IHP Health and Community: Globalization, Culture, and Care (Fall)
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India Letter Home
Dear Friends and Family,
We write to you from our last days in India. As we leave this country, we will remember the lessons it has taught us, the relationships we’ve made, and the beautiful sights we have seen. These are some snapshots of our five weeks in India, through the eyes of the students.
India is a place of poverty and hunger, but also a place of color, beauty, culture, and life. At first, I felt overwhelmed, homesick, and nervous about navigating the streets, the way of life, the people, and the places. I wondered how I would ever cross the streets with so much traffic and beeping, who I could trust, and which places to visit. I wanted so badly to make sure I approached every moment with an open heart and an open mind in order to learn from each experience. Therefore, I gathered my nerves to get the nerve to try new things and experience the culture of India. With patience and persistence, I eventually felt adapted to living in India. I woke up and knew what food my Amma had cooked for me, went for a run around the apartment and spoke with the young children from the complex, got ready and bargained with a rickshaw driver to take me to the coordinator's house where I met other students and Ramya to go shopping for the day, found a small store, smaller than some American bathrooms, to print out my homework assignments, went out and looked at beautiful clothing during the day, and then arrived back at home to have dinner with my homestay parents. Although the day was simple and occurred locally, I learned about my comfort with and enjoyment of exploration and that with focus, determination, and an open heart you might just find that level of comfort and adaptation that you thought might be impossible at the beginning.
We have only been to one country and we have learned so much about ourselves already. Most of us have noticed which issues we are most passionate about, we are starting to think about injustices and problems throughout the world, and all of us are asking much better questions about the world around us. India made a lot of people uncomfortable because the culture was so different from what we were used to--we were thrown into it but, looking back, it was the best way for us to embrace a culture that always continued to challenge us. From spicy foods to bargaining with auto rickshaw drivers, from struggling with saree lengths to finding internet cafes, we learned how to adapt to the country we were living in. It holds a special place in our hearts.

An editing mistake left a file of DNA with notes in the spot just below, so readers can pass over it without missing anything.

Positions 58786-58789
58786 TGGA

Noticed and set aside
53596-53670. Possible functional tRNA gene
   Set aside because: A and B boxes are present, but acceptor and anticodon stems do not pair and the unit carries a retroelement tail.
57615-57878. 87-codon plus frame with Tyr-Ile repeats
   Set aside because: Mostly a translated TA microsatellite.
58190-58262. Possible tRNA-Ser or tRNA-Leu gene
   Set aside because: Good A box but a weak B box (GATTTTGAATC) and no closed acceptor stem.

As a dance major, I wasn’t expecting to have a lot of experiences related to my major, but, on the contrary, I discovered that dance is a huge part of Indian culture that pervades everyday life. Many of our homestay families watch an Indian dance competition TV show. As we saw on our rural visit, many young people are involved in traditional dance groups in the style of their home state. It is one of the ways in which our generation of Indian youth keeps India’s rich cultural traditions alive. Students from colleges near Trichy, the jump-off point for our rural stay, put on several dance performances. At the end the boys were invited to join the male dancers on stage for one song, and then the girls from Trichy invited the girls up on stage to dance one song with them. We were impressed by the drama, athleticism, and beauty of their art, and touched by their willingness to share it with us!